The 6 Best Creative Nonfiction Writers of All Time

There are many writers who write about their own lives, but also a particular kind of writer who exhibits an experimental fascination with modes of telling, or conveying truth.

Writers who seek particularly to explore the nature of personal experience or of true events through creative and exploratory vehicles can be understood to be operating as writers of creative nonfiction. 

The best creative nonfiction writers are James Baldwin, Joan Didion, Olivia Laing, C.S. Lewis, John Hersey and Ernest Hemingway. Each of these authors has used unorthodox techniques and devices to relay the peculiarities of their own remarkable lives. 

James Baldwin

Image: R. L. Oliver

In his first novel, Go Tell It on the Mountain, Baldwin experimented with telling a semi-autobiographical story of his own upbringing / coming of age through a narrative which takes place over one twenty-four hour period.

Baldwin then moved to writing personal essays about difficulties related to race encountered as a young man living in America, Paris and Switzerland, called Notes of a Native Son.

His writing, suffused with political and creative thought, remained deeply personal across his career and was motivated by a desire to enact change. 

Here are some conversations with James Baldwin you can read at your own leisure.

Joan Didion

Image: Kathleen Ballard

Perhaps most well known for The Year of Magical Thinking, a work of creative non-fiction and particularly challenging meditation upon grief after the death of her late husband, John Gregory Dunne, Didion wrote extensively about her own life, employing creative literary techniques to effectively draw out the truth-feeling of these experiences.

Another novel, Blue Nights, similarly examined Didion’s relationship to grief after the passing of her daughter, Quintana.

Didion, a prolific writer, has become known and celebrated for her ability to relate meditations on the challenges life presents back, always, to her own writing practice. 

Olivia Laing

In the tradition of great environmentalists like Rachel Carson, female thinkers like Virginia Woolf and much like the Baudelairian flâneur, Laing’s narrator reflects and draws together thoughts and facts as they walk through or occupy different kinds of liminal, or particularly generative places.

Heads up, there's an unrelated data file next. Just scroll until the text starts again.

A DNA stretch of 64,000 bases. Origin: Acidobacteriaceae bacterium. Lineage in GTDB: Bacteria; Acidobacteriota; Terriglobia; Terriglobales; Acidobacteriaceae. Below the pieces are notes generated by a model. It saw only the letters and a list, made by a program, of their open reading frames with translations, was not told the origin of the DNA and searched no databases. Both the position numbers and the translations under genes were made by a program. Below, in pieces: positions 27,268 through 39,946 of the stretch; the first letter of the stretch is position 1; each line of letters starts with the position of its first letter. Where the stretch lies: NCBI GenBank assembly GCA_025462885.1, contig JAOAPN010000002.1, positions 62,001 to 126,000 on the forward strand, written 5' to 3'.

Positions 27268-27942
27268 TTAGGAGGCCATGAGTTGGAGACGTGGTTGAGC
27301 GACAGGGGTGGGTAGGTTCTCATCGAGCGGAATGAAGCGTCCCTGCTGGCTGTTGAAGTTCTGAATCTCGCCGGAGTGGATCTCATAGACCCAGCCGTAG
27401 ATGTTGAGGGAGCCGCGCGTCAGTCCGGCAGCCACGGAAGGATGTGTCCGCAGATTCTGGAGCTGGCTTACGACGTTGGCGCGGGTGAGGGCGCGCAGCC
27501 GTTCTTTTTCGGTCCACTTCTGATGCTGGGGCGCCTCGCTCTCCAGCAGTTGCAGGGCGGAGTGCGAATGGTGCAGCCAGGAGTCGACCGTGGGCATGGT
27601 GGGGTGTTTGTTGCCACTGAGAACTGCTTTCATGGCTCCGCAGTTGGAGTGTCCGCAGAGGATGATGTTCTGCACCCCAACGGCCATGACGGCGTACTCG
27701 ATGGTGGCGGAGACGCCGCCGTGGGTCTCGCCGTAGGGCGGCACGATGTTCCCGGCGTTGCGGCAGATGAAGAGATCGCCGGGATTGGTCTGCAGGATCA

Laing could be thought of as a contemporary writer with interests similar to those of eclectic and writerly thinkers, like Walter Benjamin, who bring concepts to bear through creative nonfiction closely yoked to place and contemporary sensibilities. 

C. S. Lewis

Image: Arthur Strong

Much like Didion after him, C. S. Lewis was drawn to develop A Grief Observed, a creative reflection upon the nature and experience of grief, after the passing of his beloved wife, Joy Davidman.

T. S. Eliot, who read the manuscript, found the work extremely moving.

Lewis originally published the work of creative nonfiction under a pseudonym, N. W. Clerk, for the sake of retaining some privacy.

Lewis also later followed A Grief Observed with The Problem of Pain, an exploration of his own personal difficulties and questions as they relate to pain and suffering. 

John Hersey

One of the most accomplished, but also confronting works of creative nonfiction ever written, Hersey’s Hiroshima develops the accounts of six survivors present when the atomic bomb was dropped on Hiroshima, before then also following their lives for a further year.

Hersey travelled to Japan in May 1946, where he spent three weeks interviewing and speaking to people.

Incredibly, rather than an American or Japanese story, Hersey presents an overwhelmingly human description of and report on the day and events thereafter.

Originally published in The New Yorker in its entirety, where it is still available online, Hiroshima remains one of the most affecting and historically significant pieces of creative nonfiction ever composed. 

Ernest Hemingway

Like many of the other writers on this list, Hemingway was a reporter, drawing from his own experiences during the Spanish Civil War when writing works like The Sun Also Rises (Fiesta) and time spent in Paris for A Movable Feast.

Heavily drawn from life, the writerly skill with which Hemingway records these accounts remains undeniable countless years later.